Jalapeno Pepper Jelly (no pectin)
Source: adapted from simplyrecipes.com

4 lbs of tart apples (e.g. Granny Smith), unpeeled, chopped into big pieces, including the cores
3 jalapeño peppers, sliced in half, seeds and ribs included
1/2 sweet green or red pepper, chopped
3 cups water
3 cups white vinegar
1/2 red bell pepper, minced
3 jalapeño peppers, sliced in half lengthwise, the seeds and ribs removed
3 1/2 cups sugar (7/8 cup for each cup of juice)

Combine the apple pieces, apple cores (needed for their pectin content), 3 jalapenos with seeds and ribs, 1/2 bell pepper, water and vinegar in a large pot. Bring to a boil and then reduce heat to medium-low, simmering for about 20 minutes, or until the apples and peppers are soft. Stir occasionally to make sure nothing is sticking to the bottom of the pan where it might burn. Use a potato masher to mash up the apple pieces to the consistency of slightly runny apple sauce. If the mash is too thick, add more water.

Spoon the mash into a fine mesh sieve, muslin cloth, or a couple layers of cheesecloth, suspended over a large bowl. Leave to strain for several hours (even overnight). If you want a clear jelly, do not squeeze or force through the mesh. Just let it drip. If you want a fuller flavor jelly and don't mind that the result won't be clear, you can force some of the pulp through the mesh. If your pulp is too thick, and nothing is coming out, you can add an extra 1/2 cup or cup of water to it. You want to end up with about 4 cups of juice.

Measure the juice, then pour into a large, wide, thick-bottomed pot. Add remaining 1/2 bell pepper and 3 minced jalapenos and sugar (7/8 a cup for each cup of juice). Heat gently, stirring to make sure the sugar gets dissolved and doesn't stick to the bottom of the pan and burn.

Bring to a boil. Cook for 10-15 minutes, using a spoon to skim off the surface scum. Continue to boil until a candy thermometer shows that the temperature has reached 220-222°F (8-10°F above the boiling point at your altitude). Additional time needed for cooking can be anywhere from 10 minutes to an hour or longer, depending on the amount of water, sugar, and apple pectin in the mix.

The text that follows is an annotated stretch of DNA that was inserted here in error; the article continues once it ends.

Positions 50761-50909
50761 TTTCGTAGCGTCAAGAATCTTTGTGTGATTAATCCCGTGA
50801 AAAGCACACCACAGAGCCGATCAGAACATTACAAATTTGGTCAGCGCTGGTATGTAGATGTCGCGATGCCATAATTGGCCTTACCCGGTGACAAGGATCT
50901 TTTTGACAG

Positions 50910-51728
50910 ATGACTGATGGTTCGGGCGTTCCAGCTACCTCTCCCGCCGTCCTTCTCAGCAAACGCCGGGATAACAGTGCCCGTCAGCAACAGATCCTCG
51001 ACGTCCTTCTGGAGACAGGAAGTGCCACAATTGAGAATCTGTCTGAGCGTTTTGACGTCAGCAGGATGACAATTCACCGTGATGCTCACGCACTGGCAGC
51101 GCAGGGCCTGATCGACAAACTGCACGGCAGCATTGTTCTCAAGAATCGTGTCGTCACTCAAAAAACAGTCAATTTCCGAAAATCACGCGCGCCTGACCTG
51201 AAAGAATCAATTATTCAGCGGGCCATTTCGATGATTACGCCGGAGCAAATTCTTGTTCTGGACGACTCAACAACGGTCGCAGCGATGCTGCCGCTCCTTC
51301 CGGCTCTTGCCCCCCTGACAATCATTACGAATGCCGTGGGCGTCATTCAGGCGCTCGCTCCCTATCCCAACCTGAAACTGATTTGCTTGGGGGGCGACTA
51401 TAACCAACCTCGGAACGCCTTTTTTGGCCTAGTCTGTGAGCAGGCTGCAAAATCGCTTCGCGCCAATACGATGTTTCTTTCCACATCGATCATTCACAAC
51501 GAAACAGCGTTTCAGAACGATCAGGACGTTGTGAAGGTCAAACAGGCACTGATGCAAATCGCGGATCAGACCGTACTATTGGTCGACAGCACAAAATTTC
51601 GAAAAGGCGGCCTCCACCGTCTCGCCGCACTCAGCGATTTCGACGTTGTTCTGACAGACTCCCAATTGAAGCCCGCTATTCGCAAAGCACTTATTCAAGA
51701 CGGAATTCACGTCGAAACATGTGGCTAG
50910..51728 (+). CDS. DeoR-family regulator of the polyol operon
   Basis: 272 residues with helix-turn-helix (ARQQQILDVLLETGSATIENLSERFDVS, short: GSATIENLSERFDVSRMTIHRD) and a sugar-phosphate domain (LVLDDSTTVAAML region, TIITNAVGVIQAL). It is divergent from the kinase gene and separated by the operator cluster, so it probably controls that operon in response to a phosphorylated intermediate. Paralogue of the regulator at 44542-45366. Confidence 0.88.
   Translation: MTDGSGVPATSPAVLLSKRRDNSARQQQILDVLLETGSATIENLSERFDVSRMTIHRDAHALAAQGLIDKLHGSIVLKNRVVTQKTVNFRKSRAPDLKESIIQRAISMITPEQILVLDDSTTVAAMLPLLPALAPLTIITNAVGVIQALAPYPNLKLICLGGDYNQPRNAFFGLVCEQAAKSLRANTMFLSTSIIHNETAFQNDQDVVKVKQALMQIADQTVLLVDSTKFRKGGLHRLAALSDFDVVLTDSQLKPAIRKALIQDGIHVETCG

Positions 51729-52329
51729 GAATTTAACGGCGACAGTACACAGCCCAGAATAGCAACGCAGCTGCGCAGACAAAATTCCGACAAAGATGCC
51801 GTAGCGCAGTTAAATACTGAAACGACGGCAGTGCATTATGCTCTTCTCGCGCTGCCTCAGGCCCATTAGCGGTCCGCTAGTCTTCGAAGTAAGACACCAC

(Candy thermometers aren't always the most reliable indicators of whether or not a jelly is done. Another way to test is put a half teaspoonful of the jelly on a chilled (in the freezer) plate. Allow the jelly to cool a few seconds, then push it with your fingertip. If it wrinkles up, it's ready.)

Pour jelly into sterilized jars* to within 1/4" from the top and seal.
Makes approx. 4 half-pint jars.

*There are several ways to sterilize your jars for canning. You can run them through a short cycle on your dishwasher. You can place them in a large pot (12 quart) of water on top of a steaming rack (so they don't touch the bottom of the pan), and bring the water to a boil for 10 minutes. Or you can rinse out the jars, dry them, and place them, without lids, in a 200°F oven for 10 minutes.

Serve with cream cheese on crackers.
Note that jalapeno jelly can be pretty "hot" if you have included a lot of the seeds in your cooking. The fat molecules in the cream cheese absorb the hot capsaicin of the jalapenos, reducing the heat, but leaving the flavor of the chiles. This is also why sour cream tastes so good with spicy Mexican food.

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